Maybe now we know why girls perform better in school than boys
Gender is not what matters, say researchers.
Girls do better than boys in almost all subjects at school.
Many researchers are concerned about the growing differences in girls’ and boys' grades.
Why this is the case, however, they haven’t been able to find a good answer to.
Brain researchers who have studied girls' and boys' brains haven’t been able to explain the discrepancy.
Boys and girls are equally smart.
Gender not what matters
But now researchers at the Norwegian Institute of Public Health have made an exciting discovery in a new study.
They found that pupils who reach puberty early simply perform better at school than those who reach puberty late.
This finding applies to both boys and girls.
In other words, it’s not whether you are a girl or a boy that matters, but rather how early or late you reach puberty.
The finding explains half of the differences in grades.
Girls reach puberty earlier
However, gender is still a factor as it turns out.
Girls reach puberty before boys do.
“This may explain why girls perform better at school,” says researcher Fartein Ask Torvik.
Not just menstruation
You may be wondering why researchers haven't thought of this before.
They actually did investigate girls’ earlier onset of puberty – and made a completely different discovery.
Girls who start their period early get worse grades on average than girls who start their period later.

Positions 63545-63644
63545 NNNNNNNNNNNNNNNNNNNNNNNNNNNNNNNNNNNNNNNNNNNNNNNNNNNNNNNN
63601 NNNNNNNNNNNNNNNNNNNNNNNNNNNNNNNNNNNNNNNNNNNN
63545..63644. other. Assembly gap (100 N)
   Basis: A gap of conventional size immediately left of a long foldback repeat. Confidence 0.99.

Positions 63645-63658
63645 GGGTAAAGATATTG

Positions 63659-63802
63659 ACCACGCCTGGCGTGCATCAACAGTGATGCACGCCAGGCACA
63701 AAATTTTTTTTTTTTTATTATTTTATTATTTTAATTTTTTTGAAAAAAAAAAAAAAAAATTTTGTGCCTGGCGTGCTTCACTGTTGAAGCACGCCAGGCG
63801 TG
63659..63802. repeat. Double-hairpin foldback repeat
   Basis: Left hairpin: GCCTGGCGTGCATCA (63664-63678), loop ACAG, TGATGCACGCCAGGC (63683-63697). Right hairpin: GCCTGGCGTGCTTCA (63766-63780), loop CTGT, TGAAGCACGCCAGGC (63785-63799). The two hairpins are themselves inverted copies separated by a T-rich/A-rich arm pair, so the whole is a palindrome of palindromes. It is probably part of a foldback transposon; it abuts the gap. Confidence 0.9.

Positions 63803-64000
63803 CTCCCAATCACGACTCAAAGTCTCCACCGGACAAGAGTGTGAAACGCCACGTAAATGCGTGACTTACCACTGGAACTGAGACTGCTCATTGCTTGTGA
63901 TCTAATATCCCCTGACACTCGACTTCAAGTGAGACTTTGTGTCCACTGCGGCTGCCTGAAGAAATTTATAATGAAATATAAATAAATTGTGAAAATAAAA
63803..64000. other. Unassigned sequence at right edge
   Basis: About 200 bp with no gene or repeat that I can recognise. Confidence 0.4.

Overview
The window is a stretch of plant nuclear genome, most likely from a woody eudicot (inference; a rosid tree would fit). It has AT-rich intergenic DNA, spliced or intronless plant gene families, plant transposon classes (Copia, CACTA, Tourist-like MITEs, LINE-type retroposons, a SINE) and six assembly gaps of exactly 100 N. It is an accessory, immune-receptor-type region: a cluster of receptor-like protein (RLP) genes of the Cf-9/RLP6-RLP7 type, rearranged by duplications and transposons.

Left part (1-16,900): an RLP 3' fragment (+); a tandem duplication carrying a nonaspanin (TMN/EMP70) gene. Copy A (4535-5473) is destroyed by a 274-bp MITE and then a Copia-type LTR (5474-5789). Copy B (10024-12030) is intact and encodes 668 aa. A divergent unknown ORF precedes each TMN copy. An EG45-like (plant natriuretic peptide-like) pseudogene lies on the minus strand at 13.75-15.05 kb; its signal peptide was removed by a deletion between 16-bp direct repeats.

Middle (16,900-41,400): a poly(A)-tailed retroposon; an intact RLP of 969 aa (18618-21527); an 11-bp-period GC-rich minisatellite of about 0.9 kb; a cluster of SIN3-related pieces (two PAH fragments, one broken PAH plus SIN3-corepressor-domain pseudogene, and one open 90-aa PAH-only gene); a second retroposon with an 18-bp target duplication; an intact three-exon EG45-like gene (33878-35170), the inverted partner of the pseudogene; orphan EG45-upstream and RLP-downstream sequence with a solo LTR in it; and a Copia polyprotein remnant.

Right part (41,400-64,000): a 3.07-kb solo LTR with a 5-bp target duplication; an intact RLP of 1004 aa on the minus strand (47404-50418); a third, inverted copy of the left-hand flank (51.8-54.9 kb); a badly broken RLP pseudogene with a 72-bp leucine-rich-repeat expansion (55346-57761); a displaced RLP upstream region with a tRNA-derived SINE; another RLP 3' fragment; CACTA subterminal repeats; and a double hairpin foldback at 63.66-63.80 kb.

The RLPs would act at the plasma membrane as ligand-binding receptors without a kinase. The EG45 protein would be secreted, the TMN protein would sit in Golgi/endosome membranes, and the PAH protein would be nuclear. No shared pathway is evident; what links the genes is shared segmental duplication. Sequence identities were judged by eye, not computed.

In the new study, researchers looked at more than menstruation when studying puberty.
During puberty, a lot of things happen, including lots of growing and getting taller.
This time the researchers used height as a measure of sexual maturity. They measured students' height several times at different intervals, which made it easier to compare girls and boys.
Increase in maturity
Researchers don’t believe that puberty in and of itself is the deciding factor on whether you do well in school.
They believe it’s more likely that puberty is related to psychological factors.
We simply become more mature when we reach puberty.
Genes are the primary determiner as to whether we reach puberty late or early.
We can’t control the genes we have since we inherit them from our parents.
Yet, our genes play an important role for our grades.
And our grades in turn become a major factor for which schools we attend and how things work out for us later in life.
Elever som kommer tidlig i puberteten presterer bedre på skolen. (Students who reach puberty early perform better in school.) Norwegian article at the Norwegian Institute of Public Health, 8 April 2021.